The increase in deduction is limited to only cash gifts and does not include property gifts such as marketable securities and real estate. Gifts must be made to a public charity like the Colonial Williamsburg Foundation. Cash gifts to a donor advised fund do not qualify. This may not be a tax-wise strategy for all taxpayers, so we strongly recommend that you consult with your tax advisor. It is possible that larger tax savings would be generated across multiple tax years by claiming deductions at the normal AGI limits of 50% or 60% and carrying over the excess into future tax years.
Donation of Appreciated Securities. A gift of appreciated securities and certain other appreciated assets that have been held for more than 12 months can be very attractive for tax planning. Basically, the charitable contribution equals the fair market value of the stock or other asset at the time of the gift and tax deductible if you itemize. In addition, whether you itemize or not, the capital gain tax that you would normally pay if you sold a long-term appreciated asset is avoided when you use that asset to make an outright charitable gift.
The deduction for gifts of appreciated securities to a public charity like the Colonial Williamsburg Foundation is limited to 30% of adjusted gross income (AGI), while gifts of cash have higher AGI limits as discussed above. If a taxpayer’s donations exceed the AGI limits, then the excess charitable deduction can be carried forward for up to five years.
The IRA Charitable Rollover or Qualified Charitable Distribution. There are good benefits for taxpayers over age 70 ½ who make charitable distributions from an IRA (other than a SEP or Simple IRA), known as the IRA Charitable Rollover or a Qualified Charitable Distribution (QCD), to a public charity like the Colonial Williamsburg Foundation. First, whether the taxpayer itemizes or not, the distribution is not included in their taxable income like that of a regular IRA withdrawal. In effect, even a taxpayer who doesn’t itemize is getting a charitable income tax deduction. Additionally, not having to include the IRA QCD as income may result in lower Medicare premiums and may reduce exposure to net investment income tax. Secondly, for those who at age 72 begin taking required minimum distributions (RMD) the QCD counts toward and may satisfy the RMD for that year. QCDs are limited to $100,000 per year for each IRA owner.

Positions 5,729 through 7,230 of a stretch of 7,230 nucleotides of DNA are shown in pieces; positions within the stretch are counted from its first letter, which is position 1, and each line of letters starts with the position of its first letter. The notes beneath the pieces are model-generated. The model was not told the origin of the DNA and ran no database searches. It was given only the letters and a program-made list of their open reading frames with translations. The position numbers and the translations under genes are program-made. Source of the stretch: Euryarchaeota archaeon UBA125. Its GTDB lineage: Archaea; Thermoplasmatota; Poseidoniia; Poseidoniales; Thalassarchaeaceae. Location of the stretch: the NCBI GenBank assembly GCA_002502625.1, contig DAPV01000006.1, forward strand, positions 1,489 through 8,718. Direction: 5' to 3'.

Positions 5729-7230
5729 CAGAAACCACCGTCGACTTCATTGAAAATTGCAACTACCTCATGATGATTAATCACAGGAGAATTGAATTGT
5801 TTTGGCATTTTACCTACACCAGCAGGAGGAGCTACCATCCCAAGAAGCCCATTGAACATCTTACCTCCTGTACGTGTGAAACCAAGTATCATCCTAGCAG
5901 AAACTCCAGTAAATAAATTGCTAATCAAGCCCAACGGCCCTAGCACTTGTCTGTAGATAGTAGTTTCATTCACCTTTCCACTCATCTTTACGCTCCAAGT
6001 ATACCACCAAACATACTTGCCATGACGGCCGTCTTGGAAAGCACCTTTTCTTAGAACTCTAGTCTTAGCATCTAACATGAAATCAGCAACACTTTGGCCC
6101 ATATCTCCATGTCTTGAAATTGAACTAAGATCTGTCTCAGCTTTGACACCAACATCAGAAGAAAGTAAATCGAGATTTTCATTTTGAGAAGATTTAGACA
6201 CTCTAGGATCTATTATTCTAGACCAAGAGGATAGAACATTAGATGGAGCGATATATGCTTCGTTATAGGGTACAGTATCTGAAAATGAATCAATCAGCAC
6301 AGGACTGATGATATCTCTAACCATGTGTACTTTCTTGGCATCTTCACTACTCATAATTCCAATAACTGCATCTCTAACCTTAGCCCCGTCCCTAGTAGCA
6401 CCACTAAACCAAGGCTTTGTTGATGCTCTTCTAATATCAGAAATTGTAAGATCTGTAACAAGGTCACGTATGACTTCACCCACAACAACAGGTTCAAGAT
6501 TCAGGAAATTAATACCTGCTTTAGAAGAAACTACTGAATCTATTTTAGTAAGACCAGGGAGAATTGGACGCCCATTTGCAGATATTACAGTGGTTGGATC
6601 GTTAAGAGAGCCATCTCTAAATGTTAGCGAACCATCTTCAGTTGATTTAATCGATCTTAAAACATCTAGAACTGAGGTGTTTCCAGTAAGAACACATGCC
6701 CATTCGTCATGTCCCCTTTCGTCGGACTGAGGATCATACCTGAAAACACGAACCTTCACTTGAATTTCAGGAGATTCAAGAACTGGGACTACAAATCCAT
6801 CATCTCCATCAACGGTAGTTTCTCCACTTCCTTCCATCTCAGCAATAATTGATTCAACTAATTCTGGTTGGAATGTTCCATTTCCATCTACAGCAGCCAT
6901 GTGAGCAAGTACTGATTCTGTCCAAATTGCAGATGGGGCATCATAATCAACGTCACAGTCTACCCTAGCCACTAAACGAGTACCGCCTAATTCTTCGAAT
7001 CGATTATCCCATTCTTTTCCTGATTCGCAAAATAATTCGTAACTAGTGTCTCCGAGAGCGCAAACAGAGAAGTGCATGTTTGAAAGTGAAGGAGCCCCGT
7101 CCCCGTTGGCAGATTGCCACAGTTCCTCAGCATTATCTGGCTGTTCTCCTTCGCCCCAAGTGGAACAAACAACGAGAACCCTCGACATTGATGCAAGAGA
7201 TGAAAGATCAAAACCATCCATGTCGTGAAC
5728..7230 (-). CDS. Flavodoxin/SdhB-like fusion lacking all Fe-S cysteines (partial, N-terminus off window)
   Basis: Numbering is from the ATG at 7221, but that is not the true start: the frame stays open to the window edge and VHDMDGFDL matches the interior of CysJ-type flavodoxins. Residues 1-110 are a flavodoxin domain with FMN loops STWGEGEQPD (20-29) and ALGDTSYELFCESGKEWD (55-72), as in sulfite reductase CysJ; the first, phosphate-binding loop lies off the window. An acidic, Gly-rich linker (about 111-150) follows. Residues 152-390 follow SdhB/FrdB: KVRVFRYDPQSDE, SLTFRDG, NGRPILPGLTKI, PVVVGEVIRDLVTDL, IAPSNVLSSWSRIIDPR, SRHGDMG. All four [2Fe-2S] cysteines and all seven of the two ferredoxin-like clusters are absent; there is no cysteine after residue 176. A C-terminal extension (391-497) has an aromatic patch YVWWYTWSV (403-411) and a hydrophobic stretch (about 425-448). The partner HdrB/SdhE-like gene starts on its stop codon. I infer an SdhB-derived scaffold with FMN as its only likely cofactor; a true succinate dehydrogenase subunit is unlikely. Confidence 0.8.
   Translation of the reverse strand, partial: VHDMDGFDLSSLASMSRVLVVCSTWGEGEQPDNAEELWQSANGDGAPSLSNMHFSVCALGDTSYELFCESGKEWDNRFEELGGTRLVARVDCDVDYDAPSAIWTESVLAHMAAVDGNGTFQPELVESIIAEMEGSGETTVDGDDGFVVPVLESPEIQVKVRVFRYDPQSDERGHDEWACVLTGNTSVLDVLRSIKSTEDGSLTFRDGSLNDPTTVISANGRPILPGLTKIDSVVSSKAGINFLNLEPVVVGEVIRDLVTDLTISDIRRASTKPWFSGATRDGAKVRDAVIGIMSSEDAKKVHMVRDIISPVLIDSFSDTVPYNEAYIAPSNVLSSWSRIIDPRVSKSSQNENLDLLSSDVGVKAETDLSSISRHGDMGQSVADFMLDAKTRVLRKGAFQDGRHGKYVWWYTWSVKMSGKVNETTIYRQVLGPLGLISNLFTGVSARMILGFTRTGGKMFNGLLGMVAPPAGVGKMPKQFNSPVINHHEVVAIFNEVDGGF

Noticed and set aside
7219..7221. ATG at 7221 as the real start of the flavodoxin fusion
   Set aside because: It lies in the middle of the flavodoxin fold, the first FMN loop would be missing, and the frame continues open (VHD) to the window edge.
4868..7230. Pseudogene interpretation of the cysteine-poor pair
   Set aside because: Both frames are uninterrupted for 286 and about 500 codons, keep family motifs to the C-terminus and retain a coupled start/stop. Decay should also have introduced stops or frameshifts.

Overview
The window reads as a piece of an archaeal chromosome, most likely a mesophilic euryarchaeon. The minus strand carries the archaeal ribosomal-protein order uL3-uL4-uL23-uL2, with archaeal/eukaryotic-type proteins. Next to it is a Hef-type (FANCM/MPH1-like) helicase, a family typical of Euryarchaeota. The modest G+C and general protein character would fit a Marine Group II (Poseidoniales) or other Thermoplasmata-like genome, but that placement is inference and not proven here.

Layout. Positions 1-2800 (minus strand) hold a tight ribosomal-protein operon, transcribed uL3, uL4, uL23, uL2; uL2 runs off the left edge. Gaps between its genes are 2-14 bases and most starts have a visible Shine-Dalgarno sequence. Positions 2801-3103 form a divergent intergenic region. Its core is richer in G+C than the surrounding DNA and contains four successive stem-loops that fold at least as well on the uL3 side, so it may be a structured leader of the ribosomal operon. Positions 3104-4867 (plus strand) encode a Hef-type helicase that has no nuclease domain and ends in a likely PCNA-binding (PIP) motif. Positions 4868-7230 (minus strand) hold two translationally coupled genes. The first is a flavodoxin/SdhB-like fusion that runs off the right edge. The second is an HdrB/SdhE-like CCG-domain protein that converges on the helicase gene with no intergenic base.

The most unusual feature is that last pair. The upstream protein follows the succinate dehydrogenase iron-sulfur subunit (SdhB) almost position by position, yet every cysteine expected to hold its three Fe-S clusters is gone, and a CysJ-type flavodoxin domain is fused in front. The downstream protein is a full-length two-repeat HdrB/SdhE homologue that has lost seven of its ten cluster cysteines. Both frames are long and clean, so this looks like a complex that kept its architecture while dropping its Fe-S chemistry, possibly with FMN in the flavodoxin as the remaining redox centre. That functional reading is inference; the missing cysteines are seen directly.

To make a charitable contribution from an IRA, a taxpayer needs to contact the IRA administrator. Many IRA administrators have online forms that can be accessed for this purpose. Requesting the distribution does not meet the requirement to have made a gift, the gift is not deemed to be completed until the funds leave the IRA account. Administrators often require that year-end requests be made sufficiently prior to the end of the year (November 15 December 1 or earlier) so that the administrator has time to process the distribution. For a QCD gift to have been made in the current tax year or to be counted towards your current year’s RMD, the funds must come out of your IRA on or before December 31.
The QCD provides a very attractive tax benefit: generally, the money contributed to the IRA is untaxed, the gain accumulates tax-free, the distribution is made tax-free, and the distribution does not increase adjusted gross income with the resulting income tax, Social Security, and Medicare ramifications.
Information: Should you like to discuss an estate or planned gift for the Colonial Williamsburg Foundation or have any questions about these general strategies for making a year-end gift, please contact: